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Representing the Community: Mistissini’s new CMC shows its true colours

October 22, 2011

Traditional healer and elder Minnie Awashish, larger than life, gazes over the waiting room of Mistissini’s new Community Miyupimaatisin Centre (CMC); Ronnie Loon, another elder, is mending his nets. The two pillars of the community are featured prominently as part of a mural spanning the rooms four walls of the new building, to be opened toward the end of 2011. The mural, which was painted over a three-week period last summer, also includes images of a young boy with his first kill, a girl at her walking out ceremony, a group of hockey players, and Canada geese in flight.

The idea for the mural evolved along with plans for the new CMC. Former Cree Health Board employee Marie-Hélène Gilbert, conceived of the project, engaged professional artists to help oversee the painting, and spearheaded a publicity campaign that included everything from radio and newspaper announcements to posters to simply stopping people on the street to invite them to participate.

The drive for community involvement was a success. “At our first meeting to discuss the mural, people came with photos, drawings and ideas of what it should contain,” says Catherine Quinn, the former activity team leader for Mistissini’s Headstart program who worked closely with Gilbert on the project. Two professional mural artists, Sophie Boivin and Fanny Galarneau, were brought in to share their experience and provide artistic leadership. “We met with youth, elders, anyone who wanted to be involved in the project, to learn what they wanted to represent,” says Boivin, whose company So-Art has done a number of similar murals.” A theme soon emerged: miyupimaatisiin and the importance of traditional Cree culture.

And so the artists were sent to the drawing board. “Based on this first meeting, we made a preliminary sketch, and then met with people again to give them a chance to change or add ideas,” says Galarneau. “It was a really collective process.” Because there were few youth at the first meeting, the second consultation explicitly sought out their perspective. “Once they became involved, the youth participants really wanted to include a statement about sustainable environments, especially connected to uranium mining,” says Quinn. The final sketch that was approved by community members combined the ideas from first and second meetings, and the mural includes allusions to the need to protect the environment, especially in the representation of a yellow rock embedded in a mountain but bleeding into lakewaters.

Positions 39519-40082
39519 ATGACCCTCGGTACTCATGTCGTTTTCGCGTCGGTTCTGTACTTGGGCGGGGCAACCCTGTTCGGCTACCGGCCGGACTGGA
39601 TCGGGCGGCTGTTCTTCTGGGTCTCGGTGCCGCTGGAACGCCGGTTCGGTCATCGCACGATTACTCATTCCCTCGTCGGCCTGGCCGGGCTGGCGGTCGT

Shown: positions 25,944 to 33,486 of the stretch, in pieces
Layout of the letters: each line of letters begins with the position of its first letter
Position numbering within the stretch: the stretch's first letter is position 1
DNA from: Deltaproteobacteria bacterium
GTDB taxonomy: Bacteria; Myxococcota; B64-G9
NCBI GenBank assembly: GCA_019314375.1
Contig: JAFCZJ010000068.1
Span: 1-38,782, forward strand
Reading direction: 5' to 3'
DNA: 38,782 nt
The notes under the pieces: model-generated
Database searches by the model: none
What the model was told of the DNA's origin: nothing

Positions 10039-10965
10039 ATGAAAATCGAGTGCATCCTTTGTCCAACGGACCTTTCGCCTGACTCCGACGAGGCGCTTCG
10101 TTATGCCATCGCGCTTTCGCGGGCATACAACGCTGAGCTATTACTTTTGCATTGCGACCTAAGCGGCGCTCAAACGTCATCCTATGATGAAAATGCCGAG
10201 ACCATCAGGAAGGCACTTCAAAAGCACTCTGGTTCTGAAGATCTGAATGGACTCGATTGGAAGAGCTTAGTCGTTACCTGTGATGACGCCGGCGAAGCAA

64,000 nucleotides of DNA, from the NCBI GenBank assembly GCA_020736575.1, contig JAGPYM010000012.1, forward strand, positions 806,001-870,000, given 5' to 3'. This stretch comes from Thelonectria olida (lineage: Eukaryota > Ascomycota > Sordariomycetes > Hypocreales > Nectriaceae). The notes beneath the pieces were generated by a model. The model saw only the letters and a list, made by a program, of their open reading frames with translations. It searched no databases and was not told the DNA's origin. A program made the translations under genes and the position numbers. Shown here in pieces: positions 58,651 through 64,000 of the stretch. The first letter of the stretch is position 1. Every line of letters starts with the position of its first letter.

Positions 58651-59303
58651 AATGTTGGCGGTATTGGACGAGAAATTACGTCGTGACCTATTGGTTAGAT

The consultations took one week, with the artists producing a final sketch of the entire mural, and devising a colour plan. Then Boivin and Galaraneau worked with Mistissini’s Daisy Spencer to transfer the outlines of the images onto to the waiting room’s walls. Once that job was completed, the painters arrived – and in huge numbers. A total of 120 people helped paint the mural: everyone from children to elders, from those confident with a brush in their hands to those who had never painted before. A special section was set aside where young children could dab freely while their parents worked on more complex images. “On the last day a man came in and someone asked him if he wanted to do some artwork,” recalls Quinn. “He said ‘No, I can’t paint, I’m terrible at it.’ He had not painted since he was a child, before being sent to a residential school. But we convinced him to start, he painted a little part, and then wanted to continue. It was very positive experience for him and for everyone.”

These positive experiences have been translated into the powerful images now gracing the CMC’s walls. “People in Mistissini are motivated and inspired. They have important things to say,” says Boivin, identifying the most striking aspect of her own experience on the project. As Galarneau adds, “The community’s involvement was amazing. We cherished it a lot.” The art resulting from this inspiration and motivation will also be cherished by community members for its beauty and its messages of miyupimaatisiin, honouring Cree values and respecting the environment. And, of course, for the memories of the pleasure of creating it.

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